The rules are simple: Use only bits of letters to create a word's visual meaning. There are some wonderful examples here, who would have thought that ISRAEL and PALESTINE could be created by combining the letters in blue and dark orange or Good with the d becoming a thumbs up symbol. Ji Lee has about a hundred examples in this small square book.

Not exactly a new idea though, New York designers Ivan Chermayeff and Tom Geismar created a little book in 1959 called watching words move with the same idea but they only using one typeface and size. Their book had examples like sawwww, f1rst, +dd, mamMoth, nO!se, ?uestion (it was republished in 2006 by Chronicle Books ISBN 9780811852142).

Anyone who picks up this book will be intrigued the wordplay and nicely Ji Lee provides a few pages of guidance at the back of the book to kick-start your creative thoughts to do your own ideas.

Thursday, 22 January 2015

A slight look at a big subject

The sixty-eight photos in the book are from the Fondazione Cassa di Risparmio di Modena.
collection and featuring twenty-one American photographers with most work dating from 1945. Though the names are all well known I found the selection rather disappointing. Turn the pages and the overall impression is of dark, obscure looking mono photos with the natural world providing thirty-three of the total. Can sixty-eight photos really sum up the American photographic scene -- probably not especially when several photographers only get one image but this is an inherent problem when a collection tries to build up a representative sample of a genre. No doubt everyone will have their favorites that are missing but there is no Walker Evans, William Eggleston, Eugene Smith, Joel Meyerowitz or any of the FSA photographers in these pages.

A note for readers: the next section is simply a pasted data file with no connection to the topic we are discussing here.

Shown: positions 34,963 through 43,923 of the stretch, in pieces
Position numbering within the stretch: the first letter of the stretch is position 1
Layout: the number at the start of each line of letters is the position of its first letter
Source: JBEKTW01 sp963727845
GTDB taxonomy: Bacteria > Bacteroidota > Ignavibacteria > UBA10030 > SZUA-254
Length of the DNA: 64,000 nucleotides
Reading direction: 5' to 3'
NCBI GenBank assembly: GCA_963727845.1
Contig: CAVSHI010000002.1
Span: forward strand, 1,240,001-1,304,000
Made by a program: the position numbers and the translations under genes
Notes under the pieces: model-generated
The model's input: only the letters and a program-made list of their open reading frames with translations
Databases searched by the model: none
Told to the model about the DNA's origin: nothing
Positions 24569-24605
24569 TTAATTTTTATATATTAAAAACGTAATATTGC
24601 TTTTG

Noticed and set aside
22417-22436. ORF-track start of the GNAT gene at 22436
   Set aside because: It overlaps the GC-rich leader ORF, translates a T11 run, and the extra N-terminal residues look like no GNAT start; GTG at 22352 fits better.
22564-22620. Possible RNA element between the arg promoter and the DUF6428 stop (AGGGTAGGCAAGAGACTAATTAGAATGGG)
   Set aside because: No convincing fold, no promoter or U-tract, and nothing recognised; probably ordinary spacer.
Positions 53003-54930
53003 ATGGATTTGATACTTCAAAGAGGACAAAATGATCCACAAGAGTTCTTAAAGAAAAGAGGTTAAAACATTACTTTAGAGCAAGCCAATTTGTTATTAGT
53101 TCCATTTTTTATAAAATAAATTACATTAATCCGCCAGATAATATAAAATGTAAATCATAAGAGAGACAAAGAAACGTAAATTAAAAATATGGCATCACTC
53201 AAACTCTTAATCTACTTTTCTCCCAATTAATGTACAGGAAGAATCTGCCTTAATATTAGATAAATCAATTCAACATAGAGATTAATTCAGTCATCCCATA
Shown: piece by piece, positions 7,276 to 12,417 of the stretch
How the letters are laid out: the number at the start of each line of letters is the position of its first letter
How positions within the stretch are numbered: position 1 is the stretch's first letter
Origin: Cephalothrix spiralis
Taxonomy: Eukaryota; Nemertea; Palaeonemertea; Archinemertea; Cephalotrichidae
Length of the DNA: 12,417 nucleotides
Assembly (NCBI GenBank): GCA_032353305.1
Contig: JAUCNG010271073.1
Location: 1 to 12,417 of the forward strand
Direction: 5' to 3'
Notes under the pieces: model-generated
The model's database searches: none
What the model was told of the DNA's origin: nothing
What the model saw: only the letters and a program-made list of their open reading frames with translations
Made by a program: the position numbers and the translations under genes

I think the book is only worth getting if you can find a cheap copy. What is included is certainly well printed. There are only four actual four color photos though the remainder are mono they have been printed using four colors and the paper is a gorguous silky semi-matt art. Each photographer has a short essay with the back pages having a bibliography (which really should have been included on the essay page).

There are far better overviews of American photography with 'An American century of photography' by Keith Davis probably the best (ISBN 0810963787).

A bright new Day

There probably weren't too many houses in Britain during the fifties and sixties that didn't have a fabric, wall covering, carpet or plastic laminate not designed by Lucienne Day or at least influenced by her work. She designed unique and eye-catching fabrics and wallpapers for the leading companies as well ceramics (for Rosenthall and John Lewis) and interior design (for BOAC).

Andrew Casey reveals in this fascinating monograph how her creativity sprung to life in the late forties when she set up a design studio with her husband Robin Day (he was a product designer). The 1951 Festival of Britain established their design practice and Lucienne became known for original and innovative modern designs. The London store Heals used her fabric designs for twenty-five years and she and Robin Day were design consultants for John Lewis for over twenty years.

The book is heavily illustrated and in two parts. The first historically looks at Lucienne Day's professional career with contemporary photos, graphics and colour photos of her designs but it is the second part where I think the book comes alive with a 112 page portfolio of patterns. Page after page of shapes and colour reflecting design styles from the mid-fifties onwards, many of these are page size or run over a spread so the reader can appreciate the beauty of the work. All of them have detailed captions.

Overall the title is well designed and printed and nicely the many footnotes are on the same page as the relevant text. There is the odd quirk of only having page numbers on right-hand pages. The Appendices include a four page biographies of artists and designers mentioned in the text, bibliography and index.

Lucienne Day will interest any one connected to the creative side of the textile market.